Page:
USDA bought meat from slaughterhouse under investigation

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A California slaughterhouse under federal investigation for cruelty and possible health issues sold 21 million pounds of beef to the federal government in 2011 for use in school and other nutritional programs, records show.

Federal officials said nothing they have seen so far on undercover video shows meat from cows that may have been sick or lame making it into the food supply, but interviews with employees were ongoing.

Records show the government made five large-scale purchases of ground and chunk beef from the company in 2011, spending a total of more than $50 million.

USDA spokesman Justin DeJong said he did not know to which government food programs the beef was allocated.

"I know that 21 million alone did not go to school meals, but I'm going to keep working on getting information," DeJong said.

The U.S. Department of Agriculture acted quickly to shut Central Valley Meat Co. of Hanford on Monday after an undercover video showed inhumane treatment of animals.

The video was shot by Compassion Over Killing. The animal welfare organization's operative was hired by the slaughterhouse and has given a written statement to USDA investigators.

Federal regulators said they were investigating whether beef from sick cows reached the human food supply.

The video appears to show workers bungling the slaughter of cows struggling to walk and even stand. Under federal regulations, sick animals cannot be slaughtered for human consumption.

The investigation will determine whether sick cows were slaughtered and whether meat products from the company should be recalled, the USDA Food Safety Inspection Service said.

The footage shows animals bleeding and thrashing after being repeatedly shot in the head with a pneumatic gun in unsuccessful efforts to render them unconscious for slaughter.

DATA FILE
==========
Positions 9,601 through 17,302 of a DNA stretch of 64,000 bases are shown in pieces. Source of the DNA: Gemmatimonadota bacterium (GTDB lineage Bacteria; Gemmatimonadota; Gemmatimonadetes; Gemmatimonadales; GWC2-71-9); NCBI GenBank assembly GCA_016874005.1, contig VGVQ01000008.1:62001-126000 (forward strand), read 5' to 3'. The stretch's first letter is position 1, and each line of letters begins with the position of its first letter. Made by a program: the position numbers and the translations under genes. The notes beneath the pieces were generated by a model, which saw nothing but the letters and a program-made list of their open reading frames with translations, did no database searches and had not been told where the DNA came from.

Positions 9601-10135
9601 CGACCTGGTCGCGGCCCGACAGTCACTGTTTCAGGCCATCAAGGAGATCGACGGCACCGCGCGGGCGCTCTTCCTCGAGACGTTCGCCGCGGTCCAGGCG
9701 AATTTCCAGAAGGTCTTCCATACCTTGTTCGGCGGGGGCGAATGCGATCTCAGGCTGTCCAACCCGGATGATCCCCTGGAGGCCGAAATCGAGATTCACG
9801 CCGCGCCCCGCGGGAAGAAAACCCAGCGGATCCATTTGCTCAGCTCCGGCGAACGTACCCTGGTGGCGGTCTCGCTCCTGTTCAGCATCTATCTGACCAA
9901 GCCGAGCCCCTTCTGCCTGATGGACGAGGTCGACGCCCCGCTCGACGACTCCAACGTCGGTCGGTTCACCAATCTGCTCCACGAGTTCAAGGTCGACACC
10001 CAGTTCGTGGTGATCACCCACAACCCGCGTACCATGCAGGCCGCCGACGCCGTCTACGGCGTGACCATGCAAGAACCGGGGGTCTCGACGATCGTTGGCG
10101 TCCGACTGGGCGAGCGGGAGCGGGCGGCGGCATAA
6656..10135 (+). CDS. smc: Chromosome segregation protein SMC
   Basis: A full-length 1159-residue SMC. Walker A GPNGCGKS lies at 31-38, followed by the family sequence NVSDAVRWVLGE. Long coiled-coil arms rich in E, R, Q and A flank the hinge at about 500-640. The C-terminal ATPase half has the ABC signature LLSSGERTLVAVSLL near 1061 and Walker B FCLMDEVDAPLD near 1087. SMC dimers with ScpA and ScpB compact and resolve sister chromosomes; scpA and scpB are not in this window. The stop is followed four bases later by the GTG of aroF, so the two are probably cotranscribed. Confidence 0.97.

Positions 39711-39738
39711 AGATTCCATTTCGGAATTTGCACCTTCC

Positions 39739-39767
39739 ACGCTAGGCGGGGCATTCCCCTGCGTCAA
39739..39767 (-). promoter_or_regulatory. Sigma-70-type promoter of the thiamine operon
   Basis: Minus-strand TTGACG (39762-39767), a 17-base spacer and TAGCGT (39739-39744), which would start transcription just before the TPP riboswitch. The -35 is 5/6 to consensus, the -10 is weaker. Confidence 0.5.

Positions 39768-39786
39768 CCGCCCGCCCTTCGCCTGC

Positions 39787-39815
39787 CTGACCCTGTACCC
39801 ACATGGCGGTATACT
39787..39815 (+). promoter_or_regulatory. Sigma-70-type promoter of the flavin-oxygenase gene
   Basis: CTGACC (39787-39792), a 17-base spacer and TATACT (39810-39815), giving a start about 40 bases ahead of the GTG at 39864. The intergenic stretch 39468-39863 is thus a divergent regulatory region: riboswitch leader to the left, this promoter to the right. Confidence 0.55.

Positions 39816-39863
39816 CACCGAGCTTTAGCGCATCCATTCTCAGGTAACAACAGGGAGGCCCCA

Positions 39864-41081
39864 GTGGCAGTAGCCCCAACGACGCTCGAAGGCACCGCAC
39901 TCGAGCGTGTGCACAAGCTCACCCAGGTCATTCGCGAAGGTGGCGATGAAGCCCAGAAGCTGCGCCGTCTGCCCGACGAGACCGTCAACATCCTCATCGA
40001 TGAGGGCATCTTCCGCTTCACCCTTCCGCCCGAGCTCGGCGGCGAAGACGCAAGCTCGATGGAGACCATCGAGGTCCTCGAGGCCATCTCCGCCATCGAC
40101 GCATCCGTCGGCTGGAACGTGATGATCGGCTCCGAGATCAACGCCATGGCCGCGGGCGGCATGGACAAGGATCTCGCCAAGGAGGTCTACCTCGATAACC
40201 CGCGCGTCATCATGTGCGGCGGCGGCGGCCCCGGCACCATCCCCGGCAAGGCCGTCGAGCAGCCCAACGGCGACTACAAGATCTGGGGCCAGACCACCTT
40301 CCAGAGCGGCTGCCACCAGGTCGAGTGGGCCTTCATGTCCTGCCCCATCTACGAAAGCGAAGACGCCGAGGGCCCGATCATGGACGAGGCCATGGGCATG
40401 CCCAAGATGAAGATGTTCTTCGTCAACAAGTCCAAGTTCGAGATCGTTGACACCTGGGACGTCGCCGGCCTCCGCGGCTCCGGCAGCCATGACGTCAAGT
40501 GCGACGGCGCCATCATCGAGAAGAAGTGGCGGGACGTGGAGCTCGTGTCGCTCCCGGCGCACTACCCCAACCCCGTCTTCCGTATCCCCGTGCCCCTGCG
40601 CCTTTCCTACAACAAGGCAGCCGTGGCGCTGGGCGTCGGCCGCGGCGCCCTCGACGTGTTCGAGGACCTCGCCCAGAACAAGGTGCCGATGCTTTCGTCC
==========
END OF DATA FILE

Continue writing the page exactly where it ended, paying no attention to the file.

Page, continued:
Federal regulations say that to avoid unnecessary suffering during slaughter, animals must be rendered unconscious by a single shot to the head from a pneumatic gun that fires a bolt through the skull to pierce the brain.

The USDA said late Tuesday that it found evidence of inhumane practices on the video, but the footage did not indicate beef from sick cattle got into the food system.

In-N-Out Burger, a fast food chain, severed its ties with the company after learning about the situation. Mark Taylor, chief operating officer, said Tuesday the company acted immediately upon becoming aware of it.

"In-N-Out Burger would never condone the inhumane treatment of animals and all of our suppliers must agree to abide by our strict standards for the humane treatment of cattle," Taylor said to The Associated Press in a written statement.

In-N-Out's agreement with suppliers also prohibits companies from shipping beef from sick animals.

Central Valley Meat Co., owned by Brian and Lawrence Coelho, declined to comment on the video, saying company officials had not seen it. On Tuesday, the company hired a public relations firm that issued a statement saying Central Valley Meat Co. is cooperating with investigators.

"Central Valley Meat takes these issues very seriously and is now developing a plan of action to present to (the Food Safety Inspection Service) to remedy any potential violations of USDA guidelines," the statement said. "Based on our own investigation and 30 years of producing safe, high-quality US beef, we are confident these concerns pose no food safety issues."

The USDA had at least two inspectors stationed at the site, and federal officials, when asked whether there was evidence the inspectors had neglected their duties, said the investigation is ongoing.